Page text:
Raley’s (The Prodigal, 2016, etc.) novel tells the story of several families whose fates become intertwined from the 17th century onward.
Beginning in 1671 with the arrival in the Virginia Colony of Sir Henry Beaufort-DuCordier, 72, this novel traces several family lines as they spread across America and marry, prosper, or falter. Henry’s daughter Katherine marries three times, to Richard Blackwell, Phillip Sterling, and David Stafford (Phillip’s brother). Henry’s servant Matthew Stokesbury founds another line, in which some descendants shorten the name to Stokes; others in the family tree include the Ogilvies and Pickfords. Each chapter adopts the era’s linguistic style, as when Henry challenges Katherine’s choice of suitor with “Will thy strutting jack-a-dandy provide thee roof and warmth with his magical song and verse?” Various characters open an academy for young ladies in the Carolinas, live and intermarry with Cherokees, rescue a European woman from an African seraglio, survive a shipwreck, and fight in the Civil War. In the final chapter, the DuCordier name folds back into the story with Frenchwoman Madelaine-Marie DuCordier, who marries a Stokes as a 1940s war bride. Chapters begin or end with commentary from fictional genealogical sources including books, websites, and postings from people seeking information about ancestors. These often reveal confusion about facts that readers become privy to—a clever comment on the process by which everyday life becomes history. Raley uses the family-saga genre imaginatively, showing himself to be a versatile storyteller in many registers: tragic, picaresque, even magical realist. That said, he could have done more to show why readers should care about these people as a family rather than as a collection of stories; there’s no real throughline that connects them aside from the title image, referring to a woman left to fend for herself by an untrustworthy man, which only applies in a few cases. The book’s sweeping generalizations about particular cultures are unfortunate, as well, such as asserting the “sexual lust of African despots for young European women” and the idea that “Like all Frenchmen, [Madelaine-Marie] understood and claimed as her own the diamantine reasoning of Descartes.”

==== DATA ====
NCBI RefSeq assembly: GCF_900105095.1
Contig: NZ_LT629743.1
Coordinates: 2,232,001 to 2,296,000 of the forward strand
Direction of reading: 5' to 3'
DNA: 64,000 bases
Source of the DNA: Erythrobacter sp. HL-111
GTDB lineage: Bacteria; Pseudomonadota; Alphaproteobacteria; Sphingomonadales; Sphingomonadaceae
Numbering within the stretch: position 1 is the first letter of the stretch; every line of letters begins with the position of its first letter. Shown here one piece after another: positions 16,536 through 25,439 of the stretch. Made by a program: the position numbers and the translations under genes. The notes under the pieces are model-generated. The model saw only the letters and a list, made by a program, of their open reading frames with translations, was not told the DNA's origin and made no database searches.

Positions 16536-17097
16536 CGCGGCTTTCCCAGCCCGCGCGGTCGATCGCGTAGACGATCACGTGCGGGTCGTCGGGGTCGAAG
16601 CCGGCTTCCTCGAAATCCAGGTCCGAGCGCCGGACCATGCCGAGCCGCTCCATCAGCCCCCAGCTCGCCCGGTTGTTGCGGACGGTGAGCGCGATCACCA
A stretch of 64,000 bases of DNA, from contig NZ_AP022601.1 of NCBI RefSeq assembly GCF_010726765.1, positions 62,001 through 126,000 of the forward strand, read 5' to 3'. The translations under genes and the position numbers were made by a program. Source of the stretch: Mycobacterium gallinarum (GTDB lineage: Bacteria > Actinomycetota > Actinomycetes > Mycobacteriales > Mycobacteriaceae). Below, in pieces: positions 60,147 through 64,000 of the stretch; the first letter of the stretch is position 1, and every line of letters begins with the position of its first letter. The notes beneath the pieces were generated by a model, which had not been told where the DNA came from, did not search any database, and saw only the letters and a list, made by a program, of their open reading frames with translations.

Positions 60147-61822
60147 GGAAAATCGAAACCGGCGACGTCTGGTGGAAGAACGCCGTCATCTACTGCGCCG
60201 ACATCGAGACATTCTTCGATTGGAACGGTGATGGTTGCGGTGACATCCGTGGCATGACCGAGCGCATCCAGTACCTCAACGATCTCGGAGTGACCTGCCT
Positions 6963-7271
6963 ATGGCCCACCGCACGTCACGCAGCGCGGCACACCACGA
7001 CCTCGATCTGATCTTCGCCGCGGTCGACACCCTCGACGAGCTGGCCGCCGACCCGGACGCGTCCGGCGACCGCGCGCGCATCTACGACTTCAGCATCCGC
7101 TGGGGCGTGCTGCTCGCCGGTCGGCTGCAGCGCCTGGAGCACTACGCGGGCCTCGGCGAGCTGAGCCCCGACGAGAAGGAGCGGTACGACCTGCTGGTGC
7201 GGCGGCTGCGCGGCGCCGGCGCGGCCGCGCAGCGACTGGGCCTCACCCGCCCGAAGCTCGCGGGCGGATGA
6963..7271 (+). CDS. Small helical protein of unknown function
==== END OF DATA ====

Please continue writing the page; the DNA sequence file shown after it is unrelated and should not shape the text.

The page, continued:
An ambitious, wide-ranging historical novel with some questionable cultural assertions.